SALT - Thursday, 26 Tammuz 5777 - July 20, 2017

  • Rav David Silverberg

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This week's SALT shiurim are dedicated in memory of my grandfather 
Rav Yehuda Leib Silverberg z"l, whose yahrzeit is
22 Tamuz, July 16.

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Refua sheleima to
Malka Sarel bat Batya
and
Yosef ben Gracia,
the 450th! kidney donor/recipient team
arranged by Matnat Chaim.
May they be an inspiration to us all!

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            The Torah in Parashat Masei discusses the law requiring one who accidentally kills to relocate in one of the arei miklat – the six cities especially designated as places of refuge for inadvertent killers.  Amidst its discussion of this topic, the Torah describes the situation of accidental murder requiring relocation in an ir miklat, and it speaks of a case where the killer “does not despite him [the victim] and does seek his harm” (35:23).

            The Gemara in Masekhet Sanhedrin (29a) interprets this verse as referring not only to the relationship between the killer and the victim, but also to the relationship between the judges presiding over the case and the killer.  If it is known that a judge harbors feelings of personal animus towards the defendant, he must recuse himself from the case.  Given the difficulty he would have maintaining objectivity, he is not permitted to preside over the case and honestly assess the defendant’s guilt or innocence.

            In some sense, we are all “judges,” and form views and opinions about other people and their actions.  This halakha reminds us of the difficulty we have in maintaining objectivity when we harbor predisposed negative feelings towards somebody.  When somebody has wronged us in the past or has aspects of his character that we find displeasing, we are far more likely to judge that person’s actions unfavorably and less likely to give him or her the benefit of the doubt.  We need to be attuned to our own biases and predispositions, and know when to “recuse” ourselves and avoid rendering judgment when we cannot honestly maintain strict impartiality.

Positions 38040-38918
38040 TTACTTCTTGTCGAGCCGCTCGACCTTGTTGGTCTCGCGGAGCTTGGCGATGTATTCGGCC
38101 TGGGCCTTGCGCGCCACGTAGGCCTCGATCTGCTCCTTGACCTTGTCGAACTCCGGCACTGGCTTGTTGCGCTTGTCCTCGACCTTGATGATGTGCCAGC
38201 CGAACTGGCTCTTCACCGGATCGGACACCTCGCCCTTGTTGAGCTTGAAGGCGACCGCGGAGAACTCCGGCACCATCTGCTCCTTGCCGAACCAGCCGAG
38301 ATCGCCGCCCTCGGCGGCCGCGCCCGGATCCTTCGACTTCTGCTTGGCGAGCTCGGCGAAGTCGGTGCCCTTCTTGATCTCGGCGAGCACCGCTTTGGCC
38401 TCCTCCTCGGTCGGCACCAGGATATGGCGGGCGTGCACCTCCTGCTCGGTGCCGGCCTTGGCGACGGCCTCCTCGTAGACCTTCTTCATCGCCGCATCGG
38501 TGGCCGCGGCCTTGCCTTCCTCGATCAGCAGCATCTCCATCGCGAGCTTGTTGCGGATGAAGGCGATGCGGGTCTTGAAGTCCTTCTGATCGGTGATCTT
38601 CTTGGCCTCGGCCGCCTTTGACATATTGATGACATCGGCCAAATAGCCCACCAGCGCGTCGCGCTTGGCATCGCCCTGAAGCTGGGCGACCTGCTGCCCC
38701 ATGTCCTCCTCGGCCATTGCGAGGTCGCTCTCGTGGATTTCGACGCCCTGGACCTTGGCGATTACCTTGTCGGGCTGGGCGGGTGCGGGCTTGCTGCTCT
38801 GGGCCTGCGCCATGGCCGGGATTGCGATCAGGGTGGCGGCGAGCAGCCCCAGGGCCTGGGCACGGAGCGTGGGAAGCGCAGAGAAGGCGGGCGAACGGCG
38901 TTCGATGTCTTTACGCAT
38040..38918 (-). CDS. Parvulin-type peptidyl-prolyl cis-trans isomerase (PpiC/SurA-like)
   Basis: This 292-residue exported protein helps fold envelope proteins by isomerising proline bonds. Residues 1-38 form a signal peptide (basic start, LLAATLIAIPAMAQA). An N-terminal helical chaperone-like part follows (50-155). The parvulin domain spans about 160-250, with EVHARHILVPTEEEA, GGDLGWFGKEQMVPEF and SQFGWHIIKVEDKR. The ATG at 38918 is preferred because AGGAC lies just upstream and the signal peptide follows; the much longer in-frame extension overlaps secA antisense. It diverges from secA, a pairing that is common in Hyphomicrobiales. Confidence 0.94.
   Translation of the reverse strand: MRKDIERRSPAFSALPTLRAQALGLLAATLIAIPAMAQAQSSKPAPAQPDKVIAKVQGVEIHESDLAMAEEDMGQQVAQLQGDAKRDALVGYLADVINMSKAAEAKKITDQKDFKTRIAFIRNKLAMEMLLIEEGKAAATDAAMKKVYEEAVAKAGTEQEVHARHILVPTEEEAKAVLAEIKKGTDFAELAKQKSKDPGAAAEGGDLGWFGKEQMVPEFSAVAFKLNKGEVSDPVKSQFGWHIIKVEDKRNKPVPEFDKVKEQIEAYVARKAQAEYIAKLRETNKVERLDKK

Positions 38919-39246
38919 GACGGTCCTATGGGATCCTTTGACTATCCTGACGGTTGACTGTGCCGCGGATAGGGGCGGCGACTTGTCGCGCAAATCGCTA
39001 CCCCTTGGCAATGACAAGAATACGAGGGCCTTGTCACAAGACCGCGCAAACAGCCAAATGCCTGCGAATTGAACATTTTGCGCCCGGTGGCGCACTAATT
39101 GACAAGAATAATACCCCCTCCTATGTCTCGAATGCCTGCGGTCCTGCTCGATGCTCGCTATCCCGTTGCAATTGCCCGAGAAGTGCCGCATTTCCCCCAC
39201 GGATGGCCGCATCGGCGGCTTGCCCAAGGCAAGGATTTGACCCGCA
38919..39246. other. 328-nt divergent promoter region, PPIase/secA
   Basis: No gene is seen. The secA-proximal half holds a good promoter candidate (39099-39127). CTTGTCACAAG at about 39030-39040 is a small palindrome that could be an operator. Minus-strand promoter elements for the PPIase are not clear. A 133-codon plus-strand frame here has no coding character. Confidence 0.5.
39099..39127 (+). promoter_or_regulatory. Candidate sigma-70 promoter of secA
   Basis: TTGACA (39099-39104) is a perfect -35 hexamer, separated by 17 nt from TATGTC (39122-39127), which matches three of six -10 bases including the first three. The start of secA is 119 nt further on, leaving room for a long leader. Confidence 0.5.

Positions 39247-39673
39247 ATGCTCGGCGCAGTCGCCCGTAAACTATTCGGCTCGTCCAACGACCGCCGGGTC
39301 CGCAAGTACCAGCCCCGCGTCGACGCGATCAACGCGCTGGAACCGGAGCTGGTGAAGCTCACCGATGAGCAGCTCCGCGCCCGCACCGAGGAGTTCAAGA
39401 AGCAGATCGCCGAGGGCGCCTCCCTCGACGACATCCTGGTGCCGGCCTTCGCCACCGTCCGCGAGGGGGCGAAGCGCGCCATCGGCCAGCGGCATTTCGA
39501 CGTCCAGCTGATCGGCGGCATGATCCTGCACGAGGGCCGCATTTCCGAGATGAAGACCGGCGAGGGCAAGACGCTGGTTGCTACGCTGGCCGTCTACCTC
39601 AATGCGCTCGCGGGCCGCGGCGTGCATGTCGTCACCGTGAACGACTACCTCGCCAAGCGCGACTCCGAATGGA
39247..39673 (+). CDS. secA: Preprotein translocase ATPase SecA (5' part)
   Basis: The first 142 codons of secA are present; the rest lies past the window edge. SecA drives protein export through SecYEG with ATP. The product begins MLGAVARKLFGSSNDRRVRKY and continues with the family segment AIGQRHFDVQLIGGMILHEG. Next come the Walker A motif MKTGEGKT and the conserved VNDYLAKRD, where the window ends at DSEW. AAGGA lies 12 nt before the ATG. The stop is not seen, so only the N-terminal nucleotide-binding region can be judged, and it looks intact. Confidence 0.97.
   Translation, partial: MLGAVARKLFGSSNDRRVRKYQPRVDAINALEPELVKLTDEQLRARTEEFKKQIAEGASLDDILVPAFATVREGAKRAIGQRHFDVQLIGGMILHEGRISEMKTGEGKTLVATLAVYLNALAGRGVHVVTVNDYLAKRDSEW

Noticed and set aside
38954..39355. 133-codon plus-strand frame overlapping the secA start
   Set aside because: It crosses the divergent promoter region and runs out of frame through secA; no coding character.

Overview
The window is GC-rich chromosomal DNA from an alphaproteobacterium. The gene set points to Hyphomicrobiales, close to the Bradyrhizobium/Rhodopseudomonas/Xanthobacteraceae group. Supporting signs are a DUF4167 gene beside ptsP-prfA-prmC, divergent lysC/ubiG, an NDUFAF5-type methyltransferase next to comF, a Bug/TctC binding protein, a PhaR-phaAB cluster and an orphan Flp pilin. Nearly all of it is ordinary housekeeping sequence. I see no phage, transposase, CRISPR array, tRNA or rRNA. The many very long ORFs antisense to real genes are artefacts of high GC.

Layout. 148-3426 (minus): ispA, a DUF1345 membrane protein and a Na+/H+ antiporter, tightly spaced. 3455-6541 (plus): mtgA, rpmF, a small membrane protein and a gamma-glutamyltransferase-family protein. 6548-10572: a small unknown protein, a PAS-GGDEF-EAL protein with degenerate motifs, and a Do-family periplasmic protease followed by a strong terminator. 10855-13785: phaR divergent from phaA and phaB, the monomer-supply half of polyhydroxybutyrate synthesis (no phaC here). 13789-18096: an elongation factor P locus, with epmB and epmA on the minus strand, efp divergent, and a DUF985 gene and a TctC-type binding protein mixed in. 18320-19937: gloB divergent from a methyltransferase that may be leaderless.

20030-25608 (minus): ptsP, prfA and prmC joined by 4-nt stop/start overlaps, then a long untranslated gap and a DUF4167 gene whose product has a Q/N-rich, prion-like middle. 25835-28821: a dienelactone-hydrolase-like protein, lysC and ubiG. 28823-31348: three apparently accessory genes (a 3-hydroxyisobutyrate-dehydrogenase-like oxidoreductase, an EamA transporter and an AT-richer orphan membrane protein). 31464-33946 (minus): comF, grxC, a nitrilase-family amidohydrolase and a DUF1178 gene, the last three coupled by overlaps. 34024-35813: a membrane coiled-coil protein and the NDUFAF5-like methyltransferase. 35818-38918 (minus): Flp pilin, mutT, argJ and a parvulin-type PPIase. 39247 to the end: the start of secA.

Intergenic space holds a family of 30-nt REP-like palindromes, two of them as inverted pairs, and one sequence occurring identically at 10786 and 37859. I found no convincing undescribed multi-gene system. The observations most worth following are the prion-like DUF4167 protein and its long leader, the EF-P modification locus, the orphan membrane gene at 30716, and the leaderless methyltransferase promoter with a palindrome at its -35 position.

Interestingly, we find just several verses later the precise opposite warning.   The section of arei miklat concludes with the command not to accept a bribe from a killer seeking to exempt himself from relocating in a city of refuge, and the Torah then adds, “Ve-lo tachanifu et ha-aretz” (35:33).  The Sifrei interprets this as a prohibition against chanufa – flattery, and the Ramban explains that just as a court may not accept a bribe to absolve a killer of accountability, similarly, a court may not absolve a killer due to his impressive achievements or noble stature.  According to the Sifrei’s reading of this verse, the Torah warns against “flattering” distinguished or well-respected people in the sense of wrongly acquitting them.  Even if we have good reason to like and respect a person, this does not absolve us of the responsibility to act when that individual conducts himself an immoral or dangerous manner. 

The law of chanufa warns of how our positive disposition towards a person may cloud our judgment and cause us to justify wrongful conduct that warrants a strong response.  Together with the aforementioned rule requiring a judge to recuse himself from a case involving a defendant he dislikes, these halakhot remind us of the need to separate our personal feelings towards people from our assessment of their conduct, to ensure that we do not condemn every action performed by somebody we dislike, or approve of every action performed by somebody whom we do like.